The financial assistance to the recipient schools is linked with the satisfactory performance of the schools in Quality Assurance Test (QAT). Financial assistance may be discontinued if the school does not meet the quality standards set by the PEF for QAT. Schools are regularly monitored by PEF staff to ensure the basic amenities and teaching aids. Good performance by schools is awarded based on the QAT result.

Interestingly, the assisted private school performed exceptionally well under the 7th QAT administered by PEF held in February-March 2009. According to Zia-ud-Din Butt, Project Officer Academic development unit of PEF, 980 schools out of 1083 have passed the PEF criteria — that is 75 percent students must secure 40 percent marks or above in QAT, maintaining the 90.48 school passing rate. Whereas, the student passing rate was 91.22, as 87,118 students were declared successful from a total of 95,502 students that appeared. 285 schools acquired 100 percent status (where no student failed).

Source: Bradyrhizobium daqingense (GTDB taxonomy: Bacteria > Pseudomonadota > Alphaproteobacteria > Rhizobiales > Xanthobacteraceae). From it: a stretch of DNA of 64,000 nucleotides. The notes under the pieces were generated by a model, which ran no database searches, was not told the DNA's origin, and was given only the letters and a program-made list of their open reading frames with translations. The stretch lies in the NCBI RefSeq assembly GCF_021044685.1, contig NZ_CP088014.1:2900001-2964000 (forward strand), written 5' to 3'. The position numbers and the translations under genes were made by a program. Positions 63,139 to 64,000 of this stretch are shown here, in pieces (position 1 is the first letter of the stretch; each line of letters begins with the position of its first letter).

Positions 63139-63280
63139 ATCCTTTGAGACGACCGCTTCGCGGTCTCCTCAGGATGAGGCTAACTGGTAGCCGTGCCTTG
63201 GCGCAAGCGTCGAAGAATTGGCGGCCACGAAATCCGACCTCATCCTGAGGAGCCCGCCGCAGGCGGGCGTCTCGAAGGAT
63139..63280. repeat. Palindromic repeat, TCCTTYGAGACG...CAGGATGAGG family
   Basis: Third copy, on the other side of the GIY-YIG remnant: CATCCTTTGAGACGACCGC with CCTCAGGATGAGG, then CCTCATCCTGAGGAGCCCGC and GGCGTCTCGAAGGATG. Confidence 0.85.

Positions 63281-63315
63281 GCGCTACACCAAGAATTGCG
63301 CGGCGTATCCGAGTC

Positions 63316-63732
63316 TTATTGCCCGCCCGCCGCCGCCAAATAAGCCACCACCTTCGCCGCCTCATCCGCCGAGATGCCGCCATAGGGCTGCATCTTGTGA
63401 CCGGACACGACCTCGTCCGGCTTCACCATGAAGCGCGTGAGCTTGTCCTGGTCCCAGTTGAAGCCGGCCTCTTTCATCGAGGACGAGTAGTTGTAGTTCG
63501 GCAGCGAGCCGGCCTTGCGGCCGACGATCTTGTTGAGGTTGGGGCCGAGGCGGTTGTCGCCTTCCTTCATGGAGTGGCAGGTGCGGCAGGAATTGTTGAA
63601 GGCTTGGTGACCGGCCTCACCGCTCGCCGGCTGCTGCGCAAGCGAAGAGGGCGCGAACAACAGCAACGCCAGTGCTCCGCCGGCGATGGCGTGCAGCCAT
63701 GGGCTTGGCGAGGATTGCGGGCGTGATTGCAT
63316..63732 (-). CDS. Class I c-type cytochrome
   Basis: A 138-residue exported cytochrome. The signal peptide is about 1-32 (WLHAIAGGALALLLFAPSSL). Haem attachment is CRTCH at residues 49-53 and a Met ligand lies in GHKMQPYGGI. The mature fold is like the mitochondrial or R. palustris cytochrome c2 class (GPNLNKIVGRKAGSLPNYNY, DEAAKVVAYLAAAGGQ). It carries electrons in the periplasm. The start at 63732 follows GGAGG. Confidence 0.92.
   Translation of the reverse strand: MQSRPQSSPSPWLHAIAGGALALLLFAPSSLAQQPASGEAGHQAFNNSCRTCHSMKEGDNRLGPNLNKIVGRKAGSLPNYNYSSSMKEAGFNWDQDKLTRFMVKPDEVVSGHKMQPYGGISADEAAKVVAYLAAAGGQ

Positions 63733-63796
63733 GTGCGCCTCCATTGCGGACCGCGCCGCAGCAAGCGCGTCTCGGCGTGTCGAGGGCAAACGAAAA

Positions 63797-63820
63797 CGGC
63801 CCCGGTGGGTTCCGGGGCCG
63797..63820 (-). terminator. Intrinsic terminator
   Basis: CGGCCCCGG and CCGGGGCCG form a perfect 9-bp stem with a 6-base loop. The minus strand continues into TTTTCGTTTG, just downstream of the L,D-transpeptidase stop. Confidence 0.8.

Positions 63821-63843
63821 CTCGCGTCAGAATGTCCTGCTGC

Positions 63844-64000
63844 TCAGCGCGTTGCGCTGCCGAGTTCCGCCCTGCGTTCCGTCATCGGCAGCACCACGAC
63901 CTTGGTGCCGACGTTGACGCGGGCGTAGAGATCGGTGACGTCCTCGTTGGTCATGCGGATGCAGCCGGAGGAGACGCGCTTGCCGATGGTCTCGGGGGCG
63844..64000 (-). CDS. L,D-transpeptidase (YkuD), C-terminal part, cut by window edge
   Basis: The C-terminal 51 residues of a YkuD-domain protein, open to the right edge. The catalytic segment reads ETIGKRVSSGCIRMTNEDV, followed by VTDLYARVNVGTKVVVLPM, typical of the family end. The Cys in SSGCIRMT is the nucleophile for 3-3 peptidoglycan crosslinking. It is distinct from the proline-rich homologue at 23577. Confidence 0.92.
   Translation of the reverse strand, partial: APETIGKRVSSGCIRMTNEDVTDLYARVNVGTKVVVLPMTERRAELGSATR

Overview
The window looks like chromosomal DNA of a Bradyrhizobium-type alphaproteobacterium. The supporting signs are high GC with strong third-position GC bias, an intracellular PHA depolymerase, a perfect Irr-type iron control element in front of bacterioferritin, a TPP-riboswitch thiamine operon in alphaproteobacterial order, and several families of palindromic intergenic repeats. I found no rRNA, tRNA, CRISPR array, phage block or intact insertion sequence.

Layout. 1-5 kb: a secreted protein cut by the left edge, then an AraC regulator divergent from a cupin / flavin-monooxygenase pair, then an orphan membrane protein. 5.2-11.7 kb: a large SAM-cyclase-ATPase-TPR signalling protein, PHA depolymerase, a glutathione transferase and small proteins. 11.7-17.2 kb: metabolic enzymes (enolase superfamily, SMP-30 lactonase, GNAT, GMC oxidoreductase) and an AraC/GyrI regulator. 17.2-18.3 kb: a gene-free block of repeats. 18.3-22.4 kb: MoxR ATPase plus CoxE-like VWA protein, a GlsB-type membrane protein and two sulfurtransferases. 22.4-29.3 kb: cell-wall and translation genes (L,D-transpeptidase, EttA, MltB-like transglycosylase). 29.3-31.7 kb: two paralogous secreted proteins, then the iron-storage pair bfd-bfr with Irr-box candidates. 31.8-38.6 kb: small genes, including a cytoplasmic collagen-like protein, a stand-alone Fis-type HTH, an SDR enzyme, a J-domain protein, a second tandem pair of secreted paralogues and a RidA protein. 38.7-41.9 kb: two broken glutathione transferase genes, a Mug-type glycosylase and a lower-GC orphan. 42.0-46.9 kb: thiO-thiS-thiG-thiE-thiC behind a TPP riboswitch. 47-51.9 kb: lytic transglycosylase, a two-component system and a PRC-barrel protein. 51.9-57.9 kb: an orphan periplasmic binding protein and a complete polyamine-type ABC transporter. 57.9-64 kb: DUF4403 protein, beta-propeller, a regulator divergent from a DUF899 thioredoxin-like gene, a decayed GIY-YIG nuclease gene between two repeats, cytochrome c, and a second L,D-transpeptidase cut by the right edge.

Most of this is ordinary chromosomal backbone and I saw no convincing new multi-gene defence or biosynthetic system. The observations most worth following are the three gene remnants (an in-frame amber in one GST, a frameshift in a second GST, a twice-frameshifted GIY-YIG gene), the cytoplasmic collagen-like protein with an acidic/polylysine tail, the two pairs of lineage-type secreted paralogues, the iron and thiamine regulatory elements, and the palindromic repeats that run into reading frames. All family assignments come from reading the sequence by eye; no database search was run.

Despite such outstanding results, it is strange why the Foundation is creating troubles for its partner schools, says an education expert.

PEF officials, however, believe that owing to the decision, only "genuine" students would be getting free education at the private schools assisted by the foundation.

PEF’s Director Monitoring and Evaluation, Samina Nawaz, tells TNS that the foundation had been financially assisting over 1,300 private schools under its FAS programme through which Rs 350 per student was being paid to the schools.

Samina Nawaz adds that a survey, conducted by the foundation, revealed that most of the FAS schools had enrolled children of below three years of age in nursery and prep classes just to receive financial assistance. It was also found, she says, that 30 percent of the total enrolment in most of the schools comprised students of nursery/prep classes. "We want to rationalise the enrolment. The new decision will help increase enrolment from class one onward," she says.